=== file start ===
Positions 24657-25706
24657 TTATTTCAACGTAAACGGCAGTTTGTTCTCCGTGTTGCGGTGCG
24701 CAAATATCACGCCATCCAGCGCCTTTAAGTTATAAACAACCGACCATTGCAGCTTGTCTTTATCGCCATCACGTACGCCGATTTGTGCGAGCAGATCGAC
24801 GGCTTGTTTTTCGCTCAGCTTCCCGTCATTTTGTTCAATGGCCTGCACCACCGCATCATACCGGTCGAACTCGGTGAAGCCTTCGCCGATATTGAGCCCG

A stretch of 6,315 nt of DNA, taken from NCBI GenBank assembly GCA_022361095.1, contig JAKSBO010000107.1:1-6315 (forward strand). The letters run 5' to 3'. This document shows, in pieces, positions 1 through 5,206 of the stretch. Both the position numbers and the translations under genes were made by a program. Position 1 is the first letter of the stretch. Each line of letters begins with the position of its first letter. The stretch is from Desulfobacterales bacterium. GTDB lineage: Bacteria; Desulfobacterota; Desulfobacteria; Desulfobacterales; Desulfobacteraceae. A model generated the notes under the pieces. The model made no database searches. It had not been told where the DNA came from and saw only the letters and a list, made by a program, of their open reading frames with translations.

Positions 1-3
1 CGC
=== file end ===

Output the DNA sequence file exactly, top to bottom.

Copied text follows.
Positions 24657-25706
24657 TTATTTCAACGTAAACGGCAGTTTGTTCTCCGTGTTGCGGTGCG
24701 CAAATATCACGCCATCCAGCGCCTTTAAGTTATAAACAACCGACCATTGCAGCTTGTCTTTATCGCCATCACGTACGCCGATTTGTGCGAGCAGATCGAC
24801 GGCTTGTTTTTCGCTCAGCTTCCCGTCATTTTGTTCAATGGCCTGCACCACCGCATCATACCGGTCGAACTCGGTGAAGCCTTCGCCGATATTGAGCCCG

A stretch of 6,315 nt of DNA, taken from NCBI GenBank assembly GCA_022361095.1, contig JAKSBO010000107.1:1-6315 (forward strand). The letters run 5' to 3'. This document shows, in pieces, positions 1 through 5,206 of the stretch. Both the position numbers and the translations under genes were made by a program. Position 1 is the first letter of the stretch. Each line of letters begins with the position of its first letter. The stretch is from Desulfobacterales bacterium. GTDB lineage: Bacteria; Desulfobacterota; Desulfobacteria; Desulfobacterales; Desulfobacteraceae. A model generated the notes under the pieces. The model made no database searches. It had not been told where the DNA came from and saw only the letters and a list, made by a program, of their open reading frames with translations.

Positions 1-3
1 CGC